A bit of spectacle, a bit of soft sell, plus drinks and perhaps a cheese plate. At bookstores, those elements come together these days to form what are known as “events.” They have become de rigueur for booksellers hoping to avoid Chapter 11.

This year, Vroman's Hastings Ranch in Pasadena invited people to an event on Valentine's Day. The purpose: to share their worst Valentine's stories. Then, for good measure, the store mummified Barbie and Ken dolls.

Assistant manager Demetria Togeas removed the dolls' clothes, cut their hair and stuffed it into tiny canopic jars. She bathed their bodies as the ancient Egyptians did, and wrapped them in white sports tape. “Do you know how many YouTube videos there are on how to mummify a Barbie doll?” she asks after the event. “Google it.”

Competition for consumer attention in these dark days of economic blues is intense. Thus, in addition to standard author reading-signings, the store has done Twilight parties (booksellers in Bella Swan and vampire Edward costumes), a Curiosity Day party (bookseller in a giant Curious George monkey suit), a used-blanket drive (for pets), and a mini science fair involving potatoes. Not long ago, they brought in a petting zoo featuring a rabbit, a donkey and three roosters.

The donkey stood in the front of the store near the cash registers, beside the magazines.

 “We definitely see a significant boost in total sales when we have events,” says store manager Max Probst. For instance, on board-game night, typically four out of seven people who come to play end up leaving with a copy of the game. And when the petting zoo visited, people snapped up animal books and books about farming and those kids' cardboard books that make goofy animal noises.

  Events even beget other events. Before the owners of the petting zoo left, they bequeathed the bookstore a wooden toy horse. That toy horse subsequently inspired a “Cowgirl Party,” in which kids learned how to twirl lassos (and buy books on lasso twirling).

  The petting zoo rabbit was so popular that it was booked for a return engagement at the store's Alice in Wonderland party.

But Valentine's Day at a bookstore is a tough sell. “It made more sense to do this one as an 'anti' event rather than a come-celebrate-Valentine's-at-your-local-bookstore event,” says Ashley Ravelo, the store's poised 19-year-old event planner, clearing away the last of the plastic cups. “Though bookstores can be quite romantic.”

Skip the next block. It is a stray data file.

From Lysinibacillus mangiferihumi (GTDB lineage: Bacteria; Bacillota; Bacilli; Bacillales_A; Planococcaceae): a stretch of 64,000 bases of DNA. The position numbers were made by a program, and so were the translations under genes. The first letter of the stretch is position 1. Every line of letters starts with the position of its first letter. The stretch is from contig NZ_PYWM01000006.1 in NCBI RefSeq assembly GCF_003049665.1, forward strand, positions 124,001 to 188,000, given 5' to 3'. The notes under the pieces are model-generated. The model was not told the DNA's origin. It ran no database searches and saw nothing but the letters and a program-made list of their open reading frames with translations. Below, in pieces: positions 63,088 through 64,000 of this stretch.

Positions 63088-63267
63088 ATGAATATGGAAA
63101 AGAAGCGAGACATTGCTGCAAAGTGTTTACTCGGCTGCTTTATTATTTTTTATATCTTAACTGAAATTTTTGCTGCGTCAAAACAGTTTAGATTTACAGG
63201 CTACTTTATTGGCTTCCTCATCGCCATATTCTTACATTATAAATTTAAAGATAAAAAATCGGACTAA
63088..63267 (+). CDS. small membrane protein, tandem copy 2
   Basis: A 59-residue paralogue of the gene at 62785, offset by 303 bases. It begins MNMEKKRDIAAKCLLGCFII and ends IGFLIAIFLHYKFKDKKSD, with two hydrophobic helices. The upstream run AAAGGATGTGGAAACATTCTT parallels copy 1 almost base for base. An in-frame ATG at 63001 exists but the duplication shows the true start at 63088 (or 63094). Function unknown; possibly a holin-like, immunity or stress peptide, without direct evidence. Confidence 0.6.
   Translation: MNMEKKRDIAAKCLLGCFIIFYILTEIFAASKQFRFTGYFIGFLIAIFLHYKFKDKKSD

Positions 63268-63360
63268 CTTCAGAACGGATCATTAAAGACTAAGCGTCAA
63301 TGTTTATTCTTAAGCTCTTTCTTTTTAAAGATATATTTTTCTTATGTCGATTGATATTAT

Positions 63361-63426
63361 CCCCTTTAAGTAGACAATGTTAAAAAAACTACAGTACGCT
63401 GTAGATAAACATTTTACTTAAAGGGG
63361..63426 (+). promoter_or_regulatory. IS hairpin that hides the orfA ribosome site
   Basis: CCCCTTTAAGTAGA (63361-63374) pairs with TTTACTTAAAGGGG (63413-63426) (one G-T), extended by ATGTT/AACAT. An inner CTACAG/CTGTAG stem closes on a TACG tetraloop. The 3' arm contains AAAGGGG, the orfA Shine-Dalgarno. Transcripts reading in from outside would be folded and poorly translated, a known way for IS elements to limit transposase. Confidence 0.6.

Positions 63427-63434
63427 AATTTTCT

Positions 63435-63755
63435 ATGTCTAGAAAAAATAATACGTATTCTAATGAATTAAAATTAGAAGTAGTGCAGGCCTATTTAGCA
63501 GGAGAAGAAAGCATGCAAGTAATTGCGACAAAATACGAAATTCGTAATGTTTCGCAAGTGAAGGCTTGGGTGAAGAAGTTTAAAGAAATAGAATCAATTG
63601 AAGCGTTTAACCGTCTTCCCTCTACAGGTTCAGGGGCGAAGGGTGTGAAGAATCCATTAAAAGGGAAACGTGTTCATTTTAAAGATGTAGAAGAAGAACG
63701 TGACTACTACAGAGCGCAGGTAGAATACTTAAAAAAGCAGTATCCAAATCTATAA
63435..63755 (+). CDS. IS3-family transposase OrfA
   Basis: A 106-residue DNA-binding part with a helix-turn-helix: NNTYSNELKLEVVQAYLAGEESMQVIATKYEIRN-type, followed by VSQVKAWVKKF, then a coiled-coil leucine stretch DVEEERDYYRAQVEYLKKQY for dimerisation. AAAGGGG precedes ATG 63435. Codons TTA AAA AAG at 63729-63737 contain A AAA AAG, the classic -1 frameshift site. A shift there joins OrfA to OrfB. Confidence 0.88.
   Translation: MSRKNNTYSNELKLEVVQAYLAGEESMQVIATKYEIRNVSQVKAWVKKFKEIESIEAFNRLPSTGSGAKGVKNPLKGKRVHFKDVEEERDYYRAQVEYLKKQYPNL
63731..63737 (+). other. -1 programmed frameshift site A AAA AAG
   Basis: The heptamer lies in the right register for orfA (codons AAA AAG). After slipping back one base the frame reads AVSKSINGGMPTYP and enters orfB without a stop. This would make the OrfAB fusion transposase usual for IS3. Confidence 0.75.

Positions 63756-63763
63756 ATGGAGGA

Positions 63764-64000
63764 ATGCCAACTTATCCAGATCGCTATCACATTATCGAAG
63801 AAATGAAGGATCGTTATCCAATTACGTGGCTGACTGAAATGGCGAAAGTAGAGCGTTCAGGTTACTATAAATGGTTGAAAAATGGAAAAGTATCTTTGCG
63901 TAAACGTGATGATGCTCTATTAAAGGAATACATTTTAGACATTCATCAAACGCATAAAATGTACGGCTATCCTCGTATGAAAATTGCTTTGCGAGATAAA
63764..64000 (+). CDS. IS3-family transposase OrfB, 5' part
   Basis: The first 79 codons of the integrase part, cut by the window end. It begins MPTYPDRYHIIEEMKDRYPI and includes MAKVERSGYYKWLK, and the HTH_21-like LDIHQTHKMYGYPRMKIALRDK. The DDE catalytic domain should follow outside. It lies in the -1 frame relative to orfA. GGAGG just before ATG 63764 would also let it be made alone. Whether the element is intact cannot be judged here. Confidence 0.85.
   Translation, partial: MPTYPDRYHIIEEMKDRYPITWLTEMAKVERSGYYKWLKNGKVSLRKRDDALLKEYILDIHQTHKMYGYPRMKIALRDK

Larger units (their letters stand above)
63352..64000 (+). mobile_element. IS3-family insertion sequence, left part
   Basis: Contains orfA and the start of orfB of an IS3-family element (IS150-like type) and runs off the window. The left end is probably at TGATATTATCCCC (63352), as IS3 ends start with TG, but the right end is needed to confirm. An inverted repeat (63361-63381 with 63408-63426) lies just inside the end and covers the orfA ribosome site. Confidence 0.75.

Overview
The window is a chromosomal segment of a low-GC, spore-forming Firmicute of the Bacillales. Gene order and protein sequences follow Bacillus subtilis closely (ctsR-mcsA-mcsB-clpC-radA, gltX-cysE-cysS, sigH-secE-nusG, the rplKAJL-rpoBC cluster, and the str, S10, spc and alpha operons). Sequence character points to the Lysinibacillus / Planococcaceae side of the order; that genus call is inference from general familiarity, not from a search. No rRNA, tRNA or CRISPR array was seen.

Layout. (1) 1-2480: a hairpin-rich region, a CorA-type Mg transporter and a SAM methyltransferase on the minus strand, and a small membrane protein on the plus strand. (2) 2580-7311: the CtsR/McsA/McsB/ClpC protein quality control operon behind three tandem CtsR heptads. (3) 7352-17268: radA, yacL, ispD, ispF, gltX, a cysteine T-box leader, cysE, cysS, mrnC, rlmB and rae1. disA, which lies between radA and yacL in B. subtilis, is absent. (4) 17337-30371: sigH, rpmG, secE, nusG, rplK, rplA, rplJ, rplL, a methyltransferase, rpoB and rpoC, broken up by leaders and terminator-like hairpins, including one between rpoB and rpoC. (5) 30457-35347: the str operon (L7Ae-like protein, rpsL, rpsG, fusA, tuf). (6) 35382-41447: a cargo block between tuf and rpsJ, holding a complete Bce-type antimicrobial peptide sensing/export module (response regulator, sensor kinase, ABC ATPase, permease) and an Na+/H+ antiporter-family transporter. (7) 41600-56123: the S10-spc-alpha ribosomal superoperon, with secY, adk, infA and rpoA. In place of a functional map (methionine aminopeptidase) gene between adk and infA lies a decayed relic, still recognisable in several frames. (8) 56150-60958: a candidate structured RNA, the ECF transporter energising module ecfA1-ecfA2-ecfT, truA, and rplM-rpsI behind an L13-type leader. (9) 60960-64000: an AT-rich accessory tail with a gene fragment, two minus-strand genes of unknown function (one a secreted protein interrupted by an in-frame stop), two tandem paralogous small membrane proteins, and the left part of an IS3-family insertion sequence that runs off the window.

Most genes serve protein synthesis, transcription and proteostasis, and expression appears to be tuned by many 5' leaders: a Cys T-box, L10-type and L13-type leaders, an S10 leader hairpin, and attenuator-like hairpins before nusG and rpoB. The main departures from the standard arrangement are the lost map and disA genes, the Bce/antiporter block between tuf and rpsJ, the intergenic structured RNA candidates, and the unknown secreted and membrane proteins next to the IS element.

Last year for Valentine's, it was voodoo dolls. The year before, speed-dating. That was the worst. “It was mostly women. And one man,” recalls supervisor Teresa Aviles. “It was kind of awkward.”

This year, only six people came to share their bad Valentine's memories. But no horror romance stories were told. The sparkling wine went unfinished. The slow store traffic probably has less to do with the quality of the event, though, than with the sucky literal traffic in L.A. The 405 to the 10 to the 110 to the 5 during rush hour is a love connection nobody wants to make.

“People called in asking about it all week,” Aviles confirms. “But we close at 8, and it's hard for them to get here in time.”

The store holds a post-Valentine's event, however, and it apparently is a moneymaker. “You should come to our Fancy Nancy tea party tomorrow,” Ravelo says.

Fancy who?

“Fancy Nancy. She's a character in a book. She wears pretty dresses. She speaks French. She's very popular with little girls.”

 Twenty girls, ages 3 to 9, converge on the store the next afternoon. A $9 ticket buys a copy of Fancy Nancy: Heart to Heart, the pleasure of each other's company and treats. Ravelo, who baked pretzel wands and chocolate frogs for the store's Harry Potter party last year, promised crudités and biscuits with jam and tea for the Fancy Nancy soiree.

“It went great,” she says a few days later. “The little girls came dressed in pink tutus.”

Ravelo started at Vroman's three years ago, when she was not much more than a little girl herself. She was 16. It was her first job. A born organizer, she eventually segued into event planning.

“It's pretty tricky,” she says of the components of a successful event. You know that snacks put people at ease, that kids need hands-on activities, that adults can hang with more casual stuff but require a bit of structure, too.

Ultimately, Ravelo says, “There's no checklist.” A great event, in fact, is best defined tautologically. “You know it's a good event if people would return for future events.”

Which reminds her of how much she's looking forward to the Vroman's April Showers event. It's not tied to any book in particular, but “everyone gets their own little white umbrella to decorate.”

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